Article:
And at the end of a day of sailing, I again use it to clean the deck and hull off when on the trailer.
 
Thread starter #11
Thanks all. In reality I do plan to eventually buy a new bailer but just wanted to see what alternatives I had and whether I could take it out for a run mean while. I will be sailing in very calm protected waters, and I guess it will be alright to just plug the hole, bring a sponge and a clorox jug and just scratch this itch. Just one more thing. If I am not permanently sealing that hole, what can be used to temporarily close it. Please no stuffed rags....:p
 
#12
"(yes I'm kind of cheap)", I just thought that you were looking for a cheap way, a $2 sponge, or a $46 replacement bailer. I don't even bother using the new bailer that I had put on, the sponge takes care of it. Oh well...
 
Thread starter #13
"(yes I'm kind of cheap)", I just thought that you were looking for a cheap way, a $2 sponge, or a $46 replacement bailer. I don't even bother using the new bailer that I had put on, the sponge takes care of it. Oh well...
Oh but I am looking for a cheap way out. However I will eventually like the thing working as intended. Right now, I am just looking for a cheap way to get it in the water and start sailing...Thanks to you guys I will be doing so pretty soon with a sponge, and then, within the next year, a bailer will be bought (have to save my $$$...educators are being laid-off by the gross in NJ right now...) Any ideason how to plug that whole???
 

Wayne

Member Emeritus
#14
Oh but I am looking for a cheap way out. Any ideas on how to plug that whole???
There's the good ol' rubber stopper ... use the hole to install a little eye bolt for tethering. Found at hardware stores and hobby shops everywhere.


... and there are expanding bailer plugs found at most boating suppliers.


As you alluded earlier, get creative with PVC



... just remember, when you are aboard, the cockpit
floor sits below the waterline so seriously, don't forget Bernoulli.




Some days are better than others ... keep smiling.
 

Attachments

#15
Funny story: The gentleman I bought my fish from tried to tell me that the bailer in the cockpit was actually to let water IN to the boat to act as a balast. I looked at him and said that I was pretty sure that was to be a one way valve. He looked at me puzzled and then I had to show him how the ball in there worked.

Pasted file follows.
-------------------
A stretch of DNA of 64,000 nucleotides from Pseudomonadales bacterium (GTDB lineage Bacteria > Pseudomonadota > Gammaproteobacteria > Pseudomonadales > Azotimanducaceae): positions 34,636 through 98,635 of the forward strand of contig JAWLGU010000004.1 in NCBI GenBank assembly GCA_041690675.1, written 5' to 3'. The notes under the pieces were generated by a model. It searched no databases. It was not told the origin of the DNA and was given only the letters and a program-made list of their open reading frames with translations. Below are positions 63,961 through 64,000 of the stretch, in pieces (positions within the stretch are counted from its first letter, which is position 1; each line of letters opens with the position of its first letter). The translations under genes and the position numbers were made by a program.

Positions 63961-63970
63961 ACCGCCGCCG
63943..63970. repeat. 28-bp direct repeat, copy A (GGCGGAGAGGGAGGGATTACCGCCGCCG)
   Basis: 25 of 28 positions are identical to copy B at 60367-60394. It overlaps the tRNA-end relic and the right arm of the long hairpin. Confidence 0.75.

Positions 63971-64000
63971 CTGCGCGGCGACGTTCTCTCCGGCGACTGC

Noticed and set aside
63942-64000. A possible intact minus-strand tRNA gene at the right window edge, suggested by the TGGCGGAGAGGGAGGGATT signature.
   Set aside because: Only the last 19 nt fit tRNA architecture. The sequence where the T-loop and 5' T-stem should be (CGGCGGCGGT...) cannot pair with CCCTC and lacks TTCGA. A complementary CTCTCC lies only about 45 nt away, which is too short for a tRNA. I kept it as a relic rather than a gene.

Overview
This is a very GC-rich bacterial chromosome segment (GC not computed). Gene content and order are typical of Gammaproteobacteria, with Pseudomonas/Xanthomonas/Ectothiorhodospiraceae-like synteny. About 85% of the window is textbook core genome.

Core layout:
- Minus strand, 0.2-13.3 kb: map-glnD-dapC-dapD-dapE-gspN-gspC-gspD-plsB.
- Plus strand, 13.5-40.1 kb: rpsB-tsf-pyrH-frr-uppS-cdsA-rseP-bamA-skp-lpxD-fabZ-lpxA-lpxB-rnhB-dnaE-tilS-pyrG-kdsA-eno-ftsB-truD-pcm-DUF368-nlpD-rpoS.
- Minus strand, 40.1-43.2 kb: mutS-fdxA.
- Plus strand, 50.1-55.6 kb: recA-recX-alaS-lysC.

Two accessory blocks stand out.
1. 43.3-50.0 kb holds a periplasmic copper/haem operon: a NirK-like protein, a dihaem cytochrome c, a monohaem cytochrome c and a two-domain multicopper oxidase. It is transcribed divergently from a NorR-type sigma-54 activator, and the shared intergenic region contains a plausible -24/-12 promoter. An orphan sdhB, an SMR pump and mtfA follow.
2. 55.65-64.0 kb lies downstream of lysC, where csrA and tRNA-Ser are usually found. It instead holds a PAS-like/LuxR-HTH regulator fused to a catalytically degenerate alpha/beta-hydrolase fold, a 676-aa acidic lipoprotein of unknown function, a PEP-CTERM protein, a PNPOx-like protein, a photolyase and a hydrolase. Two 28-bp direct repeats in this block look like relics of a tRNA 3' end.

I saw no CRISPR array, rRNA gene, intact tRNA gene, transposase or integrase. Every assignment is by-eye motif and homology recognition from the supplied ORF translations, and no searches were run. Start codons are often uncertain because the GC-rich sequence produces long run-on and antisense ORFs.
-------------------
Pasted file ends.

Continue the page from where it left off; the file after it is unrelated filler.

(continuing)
But it was good to know that the bailer didn't work corectly before I popped it open underway. Had to unstick the ball and it works better now.
 

Wayne

Member Emeritus
#16
Funny story: The gentleman I bought my fish from tried to tell me that the bailer in the cockpit was actually to let water IN to the boat to act as a balast.

Maybe I've had it wrong all these years...,
those Sunfish weren't water logged after all,
it's a ballast system

:eek:





NOT



 
#17

walmart has something similar to this in their boating dept. One of my boats came with one instead of a bailer cap.

I have an intact metal bailer cap if anyone needs it.
 

Wavedancer

Upside down?
Staff member
#18
Funny story: The gentleman I bought my fish from tried to tell me that the bailer in the cockpit was actually to let water IN to the boat to act as a balast. I looked at him and said that I was pretty sure that was to be a one way valve. He looked at me puzzled and then I had to show him how the ball in there worked.
This thread is taking an interesting turn; :)
In defense of the above mentioned gentleman, some boats are designed to take in water (in a tank on the windward side) as ballast. However, this technology is not Sunfish class legal....